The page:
Beauty of the Bicycle

May is Bike Month 

Bike to Work Day is 5/17

“We have a strange culture,” Chef Becky observes. “Our mainstream food supply is heavily salty, fatty, and sugary, and this causes health problems that we then have a robust health care system to treat. But there could be so much prevention with some dietary changes and getting more activity than our sedentary society offers: sitting in your car, sitting at your computer, sitting at the movie theater, and getting waited on. We’ve built an infrastructure around comfort, but it comes at the expense of staying lean and in good internal health.” Well said, Chef! 


Biking to Work

We’ve done a deep dive into the world of bicycling before how the bicycle revolutionized the world, how a young man in Malawi built a windmill for his village out of bike parts, how a punk writer rode across the Netherlands, nourished by fresh bread and peanut butter. Like many large cities and the suburban sprawl areas they nourish, New Jersey has been a “car is king” culture for a long time – but there has also been a vibrant subculture of bicyclists who bike for health, sport, or simple transportation. Rather than driving to work, driving to the gym, riding on an exercise bike, and driving home, why not reduce some of your gas and car maintenance bills and the headaches that come with traffic jams, road rage, distracted drivers, and what feels like never-ending construction? 


Bicycle Motocross (BMX)  

It’s an interesting dynamic: we ride bicycles in our youth but often leave them to rust when the move to cars happens. A college student named Ed had a car and a bike, but when he moved to Arizona from Maryland to attend college, he left his car behind and took his bike. “It was a large campus, and I had to get from class to class on a tight schedule, so the BMX bike I had from my youth was perfect. I’ve never found mountain bikes to have the right center of gravity, and so many cyclists with mountain bikes take some bad crashes because that center of gravity is so high on those bikes.”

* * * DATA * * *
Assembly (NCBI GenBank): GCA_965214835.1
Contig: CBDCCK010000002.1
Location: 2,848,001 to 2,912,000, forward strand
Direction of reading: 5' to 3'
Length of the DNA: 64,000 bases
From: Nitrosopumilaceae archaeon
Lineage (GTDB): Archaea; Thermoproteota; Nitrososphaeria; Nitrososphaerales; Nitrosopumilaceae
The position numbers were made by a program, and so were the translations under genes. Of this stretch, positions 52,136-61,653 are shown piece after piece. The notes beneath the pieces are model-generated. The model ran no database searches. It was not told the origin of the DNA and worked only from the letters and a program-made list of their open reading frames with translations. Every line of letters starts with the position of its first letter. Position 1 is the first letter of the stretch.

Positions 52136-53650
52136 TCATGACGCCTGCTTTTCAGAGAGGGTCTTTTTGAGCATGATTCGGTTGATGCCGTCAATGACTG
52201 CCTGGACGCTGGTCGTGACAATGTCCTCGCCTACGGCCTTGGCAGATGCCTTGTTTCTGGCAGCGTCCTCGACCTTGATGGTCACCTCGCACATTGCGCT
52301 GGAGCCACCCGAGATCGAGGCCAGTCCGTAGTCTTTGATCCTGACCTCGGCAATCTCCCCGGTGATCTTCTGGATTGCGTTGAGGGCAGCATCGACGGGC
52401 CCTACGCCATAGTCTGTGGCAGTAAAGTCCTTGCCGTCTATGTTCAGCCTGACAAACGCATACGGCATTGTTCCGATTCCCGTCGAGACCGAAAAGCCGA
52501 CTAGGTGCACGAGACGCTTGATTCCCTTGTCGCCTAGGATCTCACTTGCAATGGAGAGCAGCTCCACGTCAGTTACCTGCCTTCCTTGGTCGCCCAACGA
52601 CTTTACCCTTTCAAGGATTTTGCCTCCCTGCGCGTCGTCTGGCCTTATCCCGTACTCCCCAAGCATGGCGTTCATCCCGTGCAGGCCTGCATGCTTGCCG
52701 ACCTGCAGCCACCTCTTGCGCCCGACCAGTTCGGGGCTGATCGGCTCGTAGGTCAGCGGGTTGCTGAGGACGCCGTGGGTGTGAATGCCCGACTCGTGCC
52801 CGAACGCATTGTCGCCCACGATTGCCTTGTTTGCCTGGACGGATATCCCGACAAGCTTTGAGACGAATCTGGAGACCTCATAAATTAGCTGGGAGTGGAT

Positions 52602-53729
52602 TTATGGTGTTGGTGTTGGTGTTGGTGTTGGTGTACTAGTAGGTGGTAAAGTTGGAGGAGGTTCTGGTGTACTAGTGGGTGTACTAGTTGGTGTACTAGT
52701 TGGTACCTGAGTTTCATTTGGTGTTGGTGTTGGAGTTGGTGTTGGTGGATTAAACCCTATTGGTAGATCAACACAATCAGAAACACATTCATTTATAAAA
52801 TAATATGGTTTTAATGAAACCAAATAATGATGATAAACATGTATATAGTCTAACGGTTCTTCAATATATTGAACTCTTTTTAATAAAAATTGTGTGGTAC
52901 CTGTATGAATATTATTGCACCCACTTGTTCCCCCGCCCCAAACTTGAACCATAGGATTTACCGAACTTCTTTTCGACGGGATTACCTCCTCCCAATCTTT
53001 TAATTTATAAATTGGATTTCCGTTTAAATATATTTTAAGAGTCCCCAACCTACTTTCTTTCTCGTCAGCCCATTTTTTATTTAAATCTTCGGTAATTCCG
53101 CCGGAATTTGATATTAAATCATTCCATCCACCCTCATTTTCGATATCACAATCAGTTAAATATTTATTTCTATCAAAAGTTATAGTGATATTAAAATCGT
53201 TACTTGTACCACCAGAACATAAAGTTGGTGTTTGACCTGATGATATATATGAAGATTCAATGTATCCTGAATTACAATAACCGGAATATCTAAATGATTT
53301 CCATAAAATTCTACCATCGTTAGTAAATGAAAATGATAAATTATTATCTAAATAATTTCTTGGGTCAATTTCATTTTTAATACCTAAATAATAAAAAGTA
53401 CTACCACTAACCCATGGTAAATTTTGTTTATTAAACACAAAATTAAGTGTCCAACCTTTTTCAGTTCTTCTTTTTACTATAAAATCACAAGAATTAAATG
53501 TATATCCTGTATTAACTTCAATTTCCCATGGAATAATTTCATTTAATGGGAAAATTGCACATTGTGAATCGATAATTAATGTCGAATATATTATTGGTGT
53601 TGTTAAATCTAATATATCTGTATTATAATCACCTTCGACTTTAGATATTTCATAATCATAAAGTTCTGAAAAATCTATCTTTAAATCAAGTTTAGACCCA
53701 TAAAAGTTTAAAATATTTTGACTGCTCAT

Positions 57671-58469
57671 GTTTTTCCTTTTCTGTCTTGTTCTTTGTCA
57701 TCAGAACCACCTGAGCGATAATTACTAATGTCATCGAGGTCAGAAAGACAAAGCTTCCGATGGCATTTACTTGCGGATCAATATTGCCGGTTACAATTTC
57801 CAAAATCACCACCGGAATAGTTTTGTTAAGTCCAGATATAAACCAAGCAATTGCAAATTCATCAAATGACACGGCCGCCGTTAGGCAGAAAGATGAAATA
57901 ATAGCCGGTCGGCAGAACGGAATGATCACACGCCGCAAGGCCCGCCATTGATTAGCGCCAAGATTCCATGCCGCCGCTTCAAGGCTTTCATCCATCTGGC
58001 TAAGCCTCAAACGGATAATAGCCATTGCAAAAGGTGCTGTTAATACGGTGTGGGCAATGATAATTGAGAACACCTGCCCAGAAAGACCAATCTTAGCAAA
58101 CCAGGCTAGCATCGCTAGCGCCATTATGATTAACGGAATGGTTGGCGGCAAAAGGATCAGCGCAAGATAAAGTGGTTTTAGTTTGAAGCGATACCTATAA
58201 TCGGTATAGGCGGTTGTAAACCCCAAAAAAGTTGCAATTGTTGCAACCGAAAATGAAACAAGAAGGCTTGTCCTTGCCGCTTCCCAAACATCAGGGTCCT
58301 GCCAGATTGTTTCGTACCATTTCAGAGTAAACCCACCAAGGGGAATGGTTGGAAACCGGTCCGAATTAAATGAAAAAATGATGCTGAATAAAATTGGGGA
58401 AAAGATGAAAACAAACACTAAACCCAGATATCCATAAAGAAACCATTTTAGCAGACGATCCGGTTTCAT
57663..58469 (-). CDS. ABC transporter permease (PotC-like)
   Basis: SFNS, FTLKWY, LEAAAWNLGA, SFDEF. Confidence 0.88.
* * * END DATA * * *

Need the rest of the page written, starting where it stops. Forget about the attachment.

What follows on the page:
Staying Present 

We tend to go on autopilot when we get in a car – even the driver – and self-driving cars haven’t made things better. You’ll see drivers doing their makeup, talking on the phone, having music or phone calls so loud that you can hear it outside the car. Dave, a Califon cyclist, always took driving a car like flying a small craft airplane (something he’s also done). He explains: “I take driving seriously. I focus on it. I don’t wanna crash or hurt anyone – or myself. Automatic transmission is nice, but I wonder if the days of manual transmission kept the driver more engaged in driving and being present.” Cycling is a great way to stay present: not only do you have to navigate potholes, car doors, and squirrels, but you engage all your senses, unlike being cut off and in a little bubble that the car experience necessitates. You’re more in the world via bike. 


Happy Cycling 

The State of NJ has a FAQ section that answers basic questions you may have. Make sure you have a good lock for your bike and know the basics of on-the-road repair. Cycling is also great for keeping a distance from people if you’re concerned about close contact, but you can also get chummy with fellow cyclists if you want…and whoever you meet on the ol’ Yellow Brick Road!